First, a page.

That’s Not My Burnout

Are you like me, reading about people fading away as they burn out, and feeling unable to relate? Do you feel like your feelings are invisible to the world because you’re experiencing burnout differently? When burnout starts to push down on us, our core comes through more. Beautiful, peaceful souls get quieter and fade into that distant and distracted burnout we’ve all read about. But some of us, those with fires always burning on the edges of our core, get hotter. In my heart I am fire. When I face burnout I double down, triple down, burning hotter and hotter to try to best the challenge. I don’t fade—I am engulfed in a zealous burnout

So what on earth is a zealous burnout?

Imagine a woman determined to do it all. She has two amazing children whom she, along with her husband who is also working remotely, is homeschooling during a pandemic. She has a demanding client load at work—all of whom she loves. She gets up early to get some movement in (or often catch up on work), does dinner prep as the kids are eating breakfast, and gets to work while positioning herself near “fourth grade” to listen in as she juggles clients, tasks, and budgets. Sound like a lot? Even with a supportive team both at home and at work, it is.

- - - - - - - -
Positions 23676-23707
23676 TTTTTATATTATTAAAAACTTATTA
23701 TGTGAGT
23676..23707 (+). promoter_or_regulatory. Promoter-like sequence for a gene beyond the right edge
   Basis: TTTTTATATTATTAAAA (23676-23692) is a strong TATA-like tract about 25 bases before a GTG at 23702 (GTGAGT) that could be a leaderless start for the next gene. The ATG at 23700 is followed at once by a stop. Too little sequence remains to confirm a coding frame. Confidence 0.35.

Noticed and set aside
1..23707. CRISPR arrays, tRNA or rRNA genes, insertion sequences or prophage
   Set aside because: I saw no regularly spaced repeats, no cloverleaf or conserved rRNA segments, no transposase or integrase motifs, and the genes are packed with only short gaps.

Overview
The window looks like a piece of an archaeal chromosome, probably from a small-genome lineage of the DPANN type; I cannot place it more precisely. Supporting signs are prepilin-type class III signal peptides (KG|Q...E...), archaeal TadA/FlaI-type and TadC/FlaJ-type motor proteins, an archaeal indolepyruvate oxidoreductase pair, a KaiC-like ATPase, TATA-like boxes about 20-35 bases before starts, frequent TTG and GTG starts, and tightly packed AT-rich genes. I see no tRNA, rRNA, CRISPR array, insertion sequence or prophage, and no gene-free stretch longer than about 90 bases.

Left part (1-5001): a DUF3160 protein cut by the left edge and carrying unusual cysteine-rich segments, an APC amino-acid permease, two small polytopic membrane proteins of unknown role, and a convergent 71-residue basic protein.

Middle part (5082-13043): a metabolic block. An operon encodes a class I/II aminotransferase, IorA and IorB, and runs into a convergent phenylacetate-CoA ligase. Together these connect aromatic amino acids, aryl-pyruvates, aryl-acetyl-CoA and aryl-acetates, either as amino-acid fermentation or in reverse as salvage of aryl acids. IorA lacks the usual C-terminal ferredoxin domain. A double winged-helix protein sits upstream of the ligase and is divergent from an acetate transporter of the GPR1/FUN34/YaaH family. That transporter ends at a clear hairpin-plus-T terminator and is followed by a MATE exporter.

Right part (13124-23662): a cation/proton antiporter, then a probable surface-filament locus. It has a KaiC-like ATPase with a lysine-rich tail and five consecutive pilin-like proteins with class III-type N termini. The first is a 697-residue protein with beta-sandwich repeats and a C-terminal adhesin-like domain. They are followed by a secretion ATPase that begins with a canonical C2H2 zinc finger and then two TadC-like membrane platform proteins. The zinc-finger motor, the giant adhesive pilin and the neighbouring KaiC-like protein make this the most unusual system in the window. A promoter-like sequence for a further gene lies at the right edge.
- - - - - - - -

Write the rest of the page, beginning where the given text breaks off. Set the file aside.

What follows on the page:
Sounds like this woman has too much on her plate and needs self-care. But no, she doesn’t have time for that. In fact, she starts to feel like she’s dropping balls. Not accomplishing enough. There’s not enough of her to be here and there; she is trying to divide her mind in two all the time, all day, every day. She starts to doubt herself. And as those feelings creep in more and more, her internal narrative becomes more and more critical.

Suddenly she KNOWS what she needs to do! She should DO MORE. 

This is a hard and dangerous cycle. Know why? Because once she doesn’t finish that new goal, that narrative will get worse. Suddenly she’s failing. She isn’t doing enough. SHE is not enough. She might fail, she might fail her family…so she’ll find more she should do. She doesn’t sleep as much, move as much, all in the efforts to do more. Caught in this cycle of trying to prove herself to herself, never reaching any goal. Never feeling “enough.” 

So, yeah, that’s what zealous burnout looks like for me. It doesn’t happen overnight in some grand gesture but instead slowly builds over weeks and months. My burning out process looks like speeding up, not a person losing focus. I speed up and up and up…and then I just stop.

I am the one who could